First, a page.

Journalists sometimes get lost in the whirlpool of their daily routine. Driven by this need for a fresh perspective, I flew from Skopje, Macedonia and arrived last week at the Community Media Workshop.

My name is Mirkica Popovik and I’m on a four-month media fellowship here in Chicago as part of the Macedonian Media Leaders Program. The program, which started last year, is meant to “help strengthen the media sector in Macedonia through the professional development of journalists,” as it says on the IREX website.
It’s a program organized by the US Embassy in Skopje, the capital of Macedonia, and IREX, a nonprofit organization in Washington, D.C.

That’s how I got here, but who am I?

For five years, I’ve been working in Athens as a newspaper correspondent, running with angry mobs, marching with citizens protesters, listening to opinions on how the financial crisis has affected the people, sitting with many different prime ministers and politicians listening to their plans to deal with a country sinking in live sand.

Reporting from Greece is not simple for a Macedonian, mainly because nothing is simple when it comes to the politics of these two countries. If I even call myself a Macedonian in Greece, it could easily start a long, heated discussion.

Still, objective reporting in general — the way you supposedly do it here in America — is difficult for all Macedonian journalists.

Let me tell you why: The political system in the country is borderline autocratic.

The Freedom House, a nonprofit global watchdog in the U.S., annually assesses the status of the media in countries around the world by rating them from 0 (the most free) to 100 (the least free). Macedonia, which was ranked 32 in 2009, fell to 123 in the Freedom of the Press Index in 2015.

Several years ago, Prime Minister Nikola Gruevski publicly ordered our nation not to read “Utrinski Vesnik,” the national daily morning paper where I worked because it was critical of certain government policies. And in our latest wiring taping scandal, it was the government caught taping journalists — among the long list of others.

Last year one of my country’s most popular journalists, Nikola Mladenov, who was also a severe government critic, died in a car accident under suspicious circumstances. Another journalist, Tomislav Kezarovski was arrested and sentenced to prison after investigating Mladenov’s death. Journalists protested this and Kezarovski’s sentenced was changed to house arrest.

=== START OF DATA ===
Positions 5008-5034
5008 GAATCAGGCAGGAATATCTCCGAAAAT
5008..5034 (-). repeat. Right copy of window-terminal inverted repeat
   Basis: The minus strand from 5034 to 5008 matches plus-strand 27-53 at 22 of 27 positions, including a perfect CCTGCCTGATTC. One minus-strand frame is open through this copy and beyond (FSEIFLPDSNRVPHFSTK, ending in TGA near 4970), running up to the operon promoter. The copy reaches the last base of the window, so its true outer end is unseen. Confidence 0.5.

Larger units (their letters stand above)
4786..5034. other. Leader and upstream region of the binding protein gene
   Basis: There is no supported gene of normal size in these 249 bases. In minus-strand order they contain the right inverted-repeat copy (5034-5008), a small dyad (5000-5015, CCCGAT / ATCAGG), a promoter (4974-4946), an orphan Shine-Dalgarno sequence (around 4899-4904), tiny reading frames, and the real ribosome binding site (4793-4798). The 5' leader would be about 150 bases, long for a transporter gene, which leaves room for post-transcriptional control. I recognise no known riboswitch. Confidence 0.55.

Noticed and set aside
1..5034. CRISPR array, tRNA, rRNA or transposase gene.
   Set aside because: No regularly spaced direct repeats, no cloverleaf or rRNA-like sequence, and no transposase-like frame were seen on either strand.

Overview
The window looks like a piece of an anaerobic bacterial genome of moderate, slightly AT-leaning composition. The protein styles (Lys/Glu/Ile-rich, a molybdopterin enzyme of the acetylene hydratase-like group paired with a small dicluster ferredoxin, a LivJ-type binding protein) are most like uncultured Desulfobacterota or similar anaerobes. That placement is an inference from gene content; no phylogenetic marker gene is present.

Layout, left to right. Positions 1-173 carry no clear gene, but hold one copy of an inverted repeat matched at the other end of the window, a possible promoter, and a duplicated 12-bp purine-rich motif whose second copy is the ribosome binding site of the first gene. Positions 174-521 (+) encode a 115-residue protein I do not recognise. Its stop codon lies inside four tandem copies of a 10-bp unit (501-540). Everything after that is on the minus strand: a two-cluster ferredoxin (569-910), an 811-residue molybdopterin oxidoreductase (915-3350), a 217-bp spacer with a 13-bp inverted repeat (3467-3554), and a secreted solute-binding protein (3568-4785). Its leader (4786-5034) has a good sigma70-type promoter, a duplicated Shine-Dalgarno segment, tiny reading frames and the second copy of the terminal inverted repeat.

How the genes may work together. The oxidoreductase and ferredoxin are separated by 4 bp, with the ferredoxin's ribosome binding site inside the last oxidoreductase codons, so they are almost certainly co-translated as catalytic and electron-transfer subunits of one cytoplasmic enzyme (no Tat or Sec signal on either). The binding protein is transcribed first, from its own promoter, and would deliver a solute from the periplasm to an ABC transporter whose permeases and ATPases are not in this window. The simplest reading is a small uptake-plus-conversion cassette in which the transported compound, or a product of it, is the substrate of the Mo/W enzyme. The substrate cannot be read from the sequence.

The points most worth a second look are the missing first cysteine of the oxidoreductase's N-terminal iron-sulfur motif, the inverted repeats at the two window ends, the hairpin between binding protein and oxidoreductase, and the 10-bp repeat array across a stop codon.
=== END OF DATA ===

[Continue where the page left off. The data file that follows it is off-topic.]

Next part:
Yet, that unity among journalists is rare.

The government controls the majority of media outlets, much of which produces one-sided stories aimed against anyone who speaks out against the government.

Those in the media who are critical of the regime struggle with constant attacks from not just the government but from the government-controlled media, which discredits the work and labels these journalists as traitors.

Those voices of opposition who report objectively are few and far between — many are online and do not reach many people.
Coming from this media environment where political oppression is constant and more and more journalists are silenced every day, I am curious to see how journalism in Chicago works.

Are there any parallels to the pressures in my country and your country?
How do the journalists in the city that works deal with political pressures?
How do investigative, critical stories get done and still reach a wider audience?

During my four months in Chicago, I will act as a sponge, a media voyeur and an urban explorer. I will be shadowing journalists on their day-to-day and investigative tasks at the large papers, the small papers, the television and radio stations as well as the places where journalism is taught.

I will be writing monthly reports on my experience and perceptions on the various media here, hoping that in that process, I will learn valuable media lessons.

As a journalist and as a person, I like to explore, wander around the streets, run into unexpected art or citizen’s initiatives to make the city a more friendlier place and I will be translating some of those experiences into these posts for the Community Media Workshop in order to give Chicagoans a foreign eye perspective on the Windy city’s urban rhythm.

And I’d like your opinions too. I would love to hear what you think about what I’m thinking.

Nice to meet you all.